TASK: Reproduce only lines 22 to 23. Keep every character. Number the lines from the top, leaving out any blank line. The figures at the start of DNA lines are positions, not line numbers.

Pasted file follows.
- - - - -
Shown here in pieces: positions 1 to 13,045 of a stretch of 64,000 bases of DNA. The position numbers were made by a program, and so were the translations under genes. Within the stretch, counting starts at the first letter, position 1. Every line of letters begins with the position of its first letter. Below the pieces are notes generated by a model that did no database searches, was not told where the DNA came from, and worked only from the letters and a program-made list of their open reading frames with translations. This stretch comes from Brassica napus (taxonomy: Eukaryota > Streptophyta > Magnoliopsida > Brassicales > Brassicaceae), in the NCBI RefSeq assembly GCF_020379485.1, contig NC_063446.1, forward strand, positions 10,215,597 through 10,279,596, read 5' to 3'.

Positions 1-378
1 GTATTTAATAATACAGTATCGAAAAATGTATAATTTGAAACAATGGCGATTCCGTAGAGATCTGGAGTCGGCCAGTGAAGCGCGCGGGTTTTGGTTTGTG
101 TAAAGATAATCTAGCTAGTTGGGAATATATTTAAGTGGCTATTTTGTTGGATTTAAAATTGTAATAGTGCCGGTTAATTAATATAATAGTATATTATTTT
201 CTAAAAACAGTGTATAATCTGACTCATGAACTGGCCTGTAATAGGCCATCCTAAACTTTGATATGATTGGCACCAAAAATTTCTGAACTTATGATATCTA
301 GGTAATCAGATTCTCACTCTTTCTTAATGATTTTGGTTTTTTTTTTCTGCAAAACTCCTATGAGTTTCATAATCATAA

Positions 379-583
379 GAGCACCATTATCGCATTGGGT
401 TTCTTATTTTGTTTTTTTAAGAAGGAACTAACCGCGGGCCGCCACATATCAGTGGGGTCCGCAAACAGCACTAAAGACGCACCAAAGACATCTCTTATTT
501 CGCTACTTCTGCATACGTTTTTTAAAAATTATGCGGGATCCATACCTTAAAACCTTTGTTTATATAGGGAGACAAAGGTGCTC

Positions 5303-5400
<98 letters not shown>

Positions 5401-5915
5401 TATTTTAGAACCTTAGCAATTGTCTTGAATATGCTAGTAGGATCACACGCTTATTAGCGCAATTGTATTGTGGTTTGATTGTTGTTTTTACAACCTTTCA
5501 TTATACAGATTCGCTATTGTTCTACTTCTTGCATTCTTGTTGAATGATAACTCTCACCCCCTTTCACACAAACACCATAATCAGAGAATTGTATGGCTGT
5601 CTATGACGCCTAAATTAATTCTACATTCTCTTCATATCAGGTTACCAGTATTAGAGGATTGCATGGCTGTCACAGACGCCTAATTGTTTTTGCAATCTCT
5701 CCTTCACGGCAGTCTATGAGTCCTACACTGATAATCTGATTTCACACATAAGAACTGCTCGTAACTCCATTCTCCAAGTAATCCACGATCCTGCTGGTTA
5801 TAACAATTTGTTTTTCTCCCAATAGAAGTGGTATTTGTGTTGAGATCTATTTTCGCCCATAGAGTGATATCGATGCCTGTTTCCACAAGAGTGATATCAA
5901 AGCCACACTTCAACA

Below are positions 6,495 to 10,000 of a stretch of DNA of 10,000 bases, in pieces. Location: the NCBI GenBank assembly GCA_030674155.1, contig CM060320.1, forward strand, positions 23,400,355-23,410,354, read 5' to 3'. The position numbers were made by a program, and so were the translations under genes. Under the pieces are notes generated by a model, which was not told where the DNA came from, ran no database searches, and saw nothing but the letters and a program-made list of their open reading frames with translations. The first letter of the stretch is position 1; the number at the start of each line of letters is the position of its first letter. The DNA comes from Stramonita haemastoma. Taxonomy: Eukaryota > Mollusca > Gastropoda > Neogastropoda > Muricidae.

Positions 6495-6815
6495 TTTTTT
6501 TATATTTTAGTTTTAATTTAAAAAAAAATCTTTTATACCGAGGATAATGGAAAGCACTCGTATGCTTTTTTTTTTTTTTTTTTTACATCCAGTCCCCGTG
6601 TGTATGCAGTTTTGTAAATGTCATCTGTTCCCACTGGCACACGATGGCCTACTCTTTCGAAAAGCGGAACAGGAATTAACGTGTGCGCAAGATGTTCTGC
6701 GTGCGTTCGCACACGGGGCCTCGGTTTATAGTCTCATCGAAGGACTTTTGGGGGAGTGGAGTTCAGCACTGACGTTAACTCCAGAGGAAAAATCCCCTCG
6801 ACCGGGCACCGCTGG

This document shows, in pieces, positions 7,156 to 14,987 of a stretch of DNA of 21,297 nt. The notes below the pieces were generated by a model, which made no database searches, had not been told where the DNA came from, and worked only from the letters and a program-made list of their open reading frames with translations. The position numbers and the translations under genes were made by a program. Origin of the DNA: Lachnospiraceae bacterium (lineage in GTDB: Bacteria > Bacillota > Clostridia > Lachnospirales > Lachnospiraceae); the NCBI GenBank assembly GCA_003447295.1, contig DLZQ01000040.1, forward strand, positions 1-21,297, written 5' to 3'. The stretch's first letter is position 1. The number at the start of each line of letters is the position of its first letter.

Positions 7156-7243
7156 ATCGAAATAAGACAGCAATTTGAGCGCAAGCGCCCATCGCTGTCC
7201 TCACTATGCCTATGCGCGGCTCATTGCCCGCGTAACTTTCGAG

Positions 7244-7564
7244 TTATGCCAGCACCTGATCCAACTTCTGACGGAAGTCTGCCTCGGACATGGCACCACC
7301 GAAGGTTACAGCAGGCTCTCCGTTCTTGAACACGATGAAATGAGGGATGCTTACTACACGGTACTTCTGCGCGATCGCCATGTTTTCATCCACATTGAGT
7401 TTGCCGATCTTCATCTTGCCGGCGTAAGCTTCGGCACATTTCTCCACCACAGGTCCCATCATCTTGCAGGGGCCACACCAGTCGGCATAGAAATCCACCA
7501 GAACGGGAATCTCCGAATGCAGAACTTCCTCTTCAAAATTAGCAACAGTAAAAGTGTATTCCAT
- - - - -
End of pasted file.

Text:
6495 TTTTTT
6501 TATATTTTAGTTTTAATTTAAAAAAAAATCTTTTATACCGAGGATAATGGAAAGCACTCGTATGCTTTTTTTTTTTTTTTTTTTACATCCAGTCCCCGTG